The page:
GAO Report Finds Continued Customer Service Problems in Accessing Jobless Aid

Findings Suggest States Are Unprepared for Next Downturn, Say Advocates

Washington, DC—In a study released this morning, the Government Accountability Office reports that states continue to have difficulty providing unemployed workers with consistent high-quality customer service that ensures timely payment of unemployment benefits.

“The GAO’s findings reinforce what we’ve known for some time, which is that the unemployment insurance infrastructure is woefully ill-prepared to handle even the routine volume of claims generated in good times—not to mention the huge volume of claims when the next recession hits,” said Rebecca Dixon, deputy program director with the National Employment Law Project.

Despite declining claims loads, states continue to face numerous problems processing claims, including long wait times, abandoned calls, dropped calls, blocked calls, backlogged claims, and deficient language and translation services, according to the GAO study, which was based on a 50-state survey, focus groups, and interviews.

In a 2013 report, Federal Neglect Leaves State Unemployment Systems in a State of Disrepair, NELP documented many of the same challenges facing unemployment insurance claimants during the recession and its immediate aftermath, as rising claims were shifted to call centers, automated phone menus, and web-based filing systems. Those problems persist despite today’s decreasing claims numbers.

Participants in six focus groups conducted in California, New York, and Texas reported being put on hold for 20 minutes to two hours, and even four hours in one state, according to the GAO report. Focus group participants reported challenges in navigating the automated phone system, such as long, complex menus; no options to correct mistakes; and reaching a dead end in the menu tree. In addition, participants reported sometimes being unable to reach a representative at all.

The GAO’s survey of state UI programs confirmed that these issues were not limited to the three states where focus groups were conducted. Eighteen states reported at least some difficulty with call-handling times. Thirteen states reported problems with abandoned calls, while eight states reported malfunctions of the automated phone system that led to dropped calls. Beyond the phone system issues, the survey found that 16 states had also experienced claims-processing delays or backlogs, and advocates reported major barriers to benefits for the growing numbers of workers who don’t speak English as their primary language.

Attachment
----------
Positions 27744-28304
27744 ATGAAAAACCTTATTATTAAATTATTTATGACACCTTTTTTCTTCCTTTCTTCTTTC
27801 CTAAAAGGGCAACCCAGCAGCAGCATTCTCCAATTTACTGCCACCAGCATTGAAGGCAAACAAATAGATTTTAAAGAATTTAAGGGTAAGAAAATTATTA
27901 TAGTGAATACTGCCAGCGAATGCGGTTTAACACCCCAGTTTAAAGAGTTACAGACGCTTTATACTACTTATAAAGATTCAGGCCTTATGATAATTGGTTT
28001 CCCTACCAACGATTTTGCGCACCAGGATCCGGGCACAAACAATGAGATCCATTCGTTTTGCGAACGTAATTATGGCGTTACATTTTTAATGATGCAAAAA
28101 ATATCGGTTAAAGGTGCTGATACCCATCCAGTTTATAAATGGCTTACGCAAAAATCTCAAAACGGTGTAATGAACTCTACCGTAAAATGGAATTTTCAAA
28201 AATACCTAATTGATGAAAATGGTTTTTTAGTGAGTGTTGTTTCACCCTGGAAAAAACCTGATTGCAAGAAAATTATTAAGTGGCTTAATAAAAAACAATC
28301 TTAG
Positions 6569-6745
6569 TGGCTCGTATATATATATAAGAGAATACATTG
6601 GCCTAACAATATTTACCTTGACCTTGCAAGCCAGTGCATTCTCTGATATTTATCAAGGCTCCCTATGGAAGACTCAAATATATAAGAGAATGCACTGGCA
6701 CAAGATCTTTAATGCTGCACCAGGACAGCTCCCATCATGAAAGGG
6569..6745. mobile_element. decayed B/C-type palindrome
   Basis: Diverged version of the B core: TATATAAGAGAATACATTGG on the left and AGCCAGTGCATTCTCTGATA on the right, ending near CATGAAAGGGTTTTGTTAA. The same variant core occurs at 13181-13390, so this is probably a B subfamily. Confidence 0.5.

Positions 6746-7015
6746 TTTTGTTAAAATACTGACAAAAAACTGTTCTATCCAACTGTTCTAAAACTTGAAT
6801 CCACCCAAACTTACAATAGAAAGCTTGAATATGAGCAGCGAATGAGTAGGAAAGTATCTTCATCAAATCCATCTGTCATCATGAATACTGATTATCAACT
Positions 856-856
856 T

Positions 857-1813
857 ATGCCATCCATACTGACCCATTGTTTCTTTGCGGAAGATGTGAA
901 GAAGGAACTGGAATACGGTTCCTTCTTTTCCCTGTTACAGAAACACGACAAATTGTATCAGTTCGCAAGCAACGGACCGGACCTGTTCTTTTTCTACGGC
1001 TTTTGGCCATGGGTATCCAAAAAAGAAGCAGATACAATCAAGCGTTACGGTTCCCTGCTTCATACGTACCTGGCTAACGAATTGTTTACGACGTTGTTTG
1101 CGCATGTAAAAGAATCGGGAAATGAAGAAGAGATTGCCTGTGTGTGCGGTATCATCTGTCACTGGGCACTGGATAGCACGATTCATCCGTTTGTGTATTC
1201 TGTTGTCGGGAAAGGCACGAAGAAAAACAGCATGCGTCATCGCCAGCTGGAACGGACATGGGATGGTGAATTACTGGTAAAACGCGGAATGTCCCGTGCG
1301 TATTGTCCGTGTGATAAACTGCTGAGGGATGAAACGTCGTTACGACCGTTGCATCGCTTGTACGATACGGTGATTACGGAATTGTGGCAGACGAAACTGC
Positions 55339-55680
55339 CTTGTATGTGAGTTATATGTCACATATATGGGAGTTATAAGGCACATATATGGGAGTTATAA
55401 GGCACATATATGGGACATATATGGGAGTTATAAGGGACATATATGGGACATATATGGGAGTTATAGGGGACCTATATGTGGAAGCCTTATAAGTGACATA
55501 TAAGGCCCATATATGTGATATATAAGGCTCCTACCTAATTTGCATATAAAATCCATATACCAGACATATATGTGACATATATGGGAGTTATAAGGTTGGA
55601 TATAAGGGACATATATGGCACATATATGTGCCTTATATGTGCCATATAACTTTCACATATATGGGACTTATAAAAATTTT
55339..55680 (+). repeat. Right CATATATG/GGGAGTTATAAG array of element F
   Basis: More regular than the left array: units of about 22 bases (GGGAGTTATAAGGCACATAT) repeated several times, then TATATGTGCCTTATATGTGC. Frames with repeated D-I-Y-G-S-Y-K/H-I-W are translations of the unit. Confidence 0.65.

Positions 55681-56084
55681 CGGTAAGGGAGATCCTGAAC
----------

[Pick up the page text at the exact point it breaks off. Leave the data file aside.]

As NELP has documented, persistent federal administrative funding shortfalls have contributed to inadequate state staffing and outdated information technology systems. Indeed, GAO found that more than half of the states reported operating under these constraints. For unemployed workers, these dysfunctions lead to lost or delayed payments just when they need the program most.

“Where there’s a will, there’s a way. Now is the time to rectify these roadblocks to accessing unemployment insurance, not after the next recession hits,” said Dixon. “Congress should prioritize additional funding for staffing and information technology upgrades, and the Department of Labor should adopt new customer service standards regulating phone claims, UI technology, and language access.”


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